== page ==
“A society can not be free with out women’s liberation” (Abdullah Öcalan)

The revolution:

The oppressive Syrian government was challenged by popular protest in 2011, as was the case in many countries in the “Arab Spring”. Kurdish women in Rojava had been organising for decades. On this basis, it was possible to build up progressive changes in society. Instead of the revolution turning to cycles of violence or nationalism, the people of Rojava have created and are building up a society based on women’s freedom and gender liberation, pluralism, grassroots democracy and self-governance, and ecology. The immense achievements of the revolution have caught the world’s attention and the Rojava revolution is an example for the whole world of genuine progress towards a better future.

The Kurdistan freedom movement has a tradition of grassroots organising and challenging oppressive power structures instead of recreating them. The Rojava revolution has followed this philosophy, not basing organisation on nationalist or ethnic lines. Kurds, Arabs, Syriacs, Ezidis and all the people of the region self organise and develop their own strengths, coming together in a unity that treats diversity as strength. Together they have created the Autonomous Administration of Northern and Eastern Syria and are transforming their society at all levels. The philosophy of Abdullah Öcalan, with its proposals for democratic confederalism and women’s liberation, is the beating heart of the ethics of the revolution.

Achievements of the women’s movement

The women’s movement of the revolution puts anti-patriarchal struggle at the centre, seeing all other oppressions as stemming from millenia of gender oppression. This is developed in education and theory, but also seen in the reality of how society is organised. It is from a women’s perspective that we can most clearly see the differences created in the daily life and power structures of the people of Northen and Eastern Syria, and it is this perspective that has given some of the most inspiration to revolutionary women around the world. Achievements of the women’s movement include:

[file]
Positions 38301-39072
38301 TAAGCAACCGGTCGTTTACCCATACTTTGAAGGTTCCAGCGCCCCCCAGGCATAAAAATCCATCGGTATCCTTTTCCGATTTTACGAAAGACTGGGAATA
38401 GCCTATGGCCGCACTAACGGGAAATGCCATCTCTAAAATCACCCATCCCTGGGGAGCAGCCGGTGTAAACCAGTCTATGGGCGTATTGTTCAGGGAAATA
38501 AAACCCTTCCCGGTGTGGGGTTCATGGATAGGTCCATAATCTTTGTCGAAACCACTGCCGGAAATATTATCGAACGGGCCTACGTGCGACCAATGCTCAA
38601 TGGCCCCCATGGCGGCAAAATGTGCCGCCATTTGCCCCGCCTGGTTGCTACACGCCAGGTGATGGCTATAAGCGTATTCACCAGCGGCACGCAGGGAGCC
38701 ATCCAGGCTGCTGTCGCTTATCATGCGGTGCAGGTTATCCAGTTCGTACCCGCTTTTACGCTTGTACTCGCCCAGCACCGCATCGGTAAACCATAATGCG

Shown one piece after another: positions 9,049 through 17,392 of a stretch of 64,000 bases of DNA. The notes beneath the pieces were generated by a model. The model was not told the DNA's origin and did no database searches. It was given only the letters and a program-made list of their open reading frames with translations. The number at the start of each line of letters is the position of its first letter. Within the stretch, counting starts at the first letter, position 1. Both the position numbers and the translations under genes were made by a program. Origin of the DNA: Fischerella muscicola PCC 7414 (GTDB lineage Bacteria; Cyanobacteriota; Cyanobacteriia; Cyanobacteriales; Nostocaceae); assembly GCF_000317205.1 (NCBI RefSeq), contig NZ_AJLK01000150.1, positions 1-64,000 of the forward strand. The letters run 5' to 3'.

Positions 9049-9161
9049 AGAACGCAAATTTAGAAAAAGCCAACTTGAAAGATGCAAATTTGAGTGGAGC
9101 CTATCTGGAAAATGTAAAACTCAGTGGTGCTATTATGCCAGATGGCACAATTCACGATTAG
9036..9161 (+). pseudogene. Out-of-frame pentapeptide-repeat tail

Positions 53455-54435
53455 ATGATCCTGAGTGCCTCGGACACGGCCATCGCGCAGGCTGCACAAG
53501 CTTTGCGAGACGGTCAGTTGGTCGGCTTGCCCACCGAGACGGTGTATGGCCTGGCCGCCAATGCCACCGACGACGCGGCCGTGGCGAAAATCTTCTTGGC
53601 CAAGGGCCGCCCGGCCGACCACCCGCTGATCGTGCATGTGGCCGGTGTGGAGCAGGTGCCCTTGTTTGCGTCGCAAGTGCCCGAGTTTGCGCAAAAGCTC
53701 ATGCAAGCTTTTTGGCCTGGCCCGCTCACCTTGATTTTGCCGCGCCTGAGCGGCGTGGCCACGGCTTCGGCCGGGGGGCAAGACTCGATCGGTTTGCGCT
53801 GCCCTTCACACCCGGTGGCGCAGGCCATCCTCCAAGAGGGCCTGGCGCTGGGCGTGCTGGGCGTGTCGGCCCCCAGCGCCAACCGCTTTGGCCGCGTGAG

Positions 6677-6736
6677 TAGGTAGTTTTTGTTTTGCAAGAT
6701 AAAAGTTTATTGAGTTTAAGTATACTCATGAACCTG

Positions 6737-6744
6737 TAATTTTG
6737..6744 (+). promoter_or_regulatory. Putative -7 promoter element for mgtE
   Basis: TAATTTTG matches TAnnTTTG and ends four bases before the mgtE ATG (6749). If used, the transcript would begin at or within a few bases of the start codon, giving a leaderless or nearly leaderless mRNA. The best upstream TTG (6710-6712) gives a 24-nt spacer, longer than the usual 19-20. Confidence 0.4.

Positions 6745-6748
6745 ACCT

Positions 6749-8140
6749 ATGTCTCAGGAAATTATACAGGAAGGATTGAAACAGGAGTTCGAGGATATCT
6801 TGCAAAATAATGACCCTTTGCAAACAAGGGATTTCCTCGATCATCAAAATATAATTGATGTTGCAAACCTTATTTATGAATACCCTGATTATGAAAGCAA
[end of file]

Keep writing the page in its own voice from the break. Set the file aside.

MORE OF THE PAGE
• The world famous “co-chair” system of gender equal representation at all levels.
  • Autonomous women’s branches to almost all structures.
  • Centres for women’s law and justice, for example the “women’s houses” to deal with domestic violence, forced marriage and related problems.
  • Women’s councils.
  • Women’s co-operatives.
  • The defence forces of the YPJ, and the neighbourhood defence forces of the HPJ, local groups of mothers who take responsibility for community self defence.
  • The development of jineoloji, a science based on forms of knowledge oppressed by patriarchy.
  • Women’s education and knowledge sharing at all levels of society.

Self defence:

The revolution has shown that there is an ideological as well as military frontline. The most important thing is to continue to build up, spread, develop and deepen the ideology and values of the Rojava revolution. But that cannot be done without self defence of liberated space.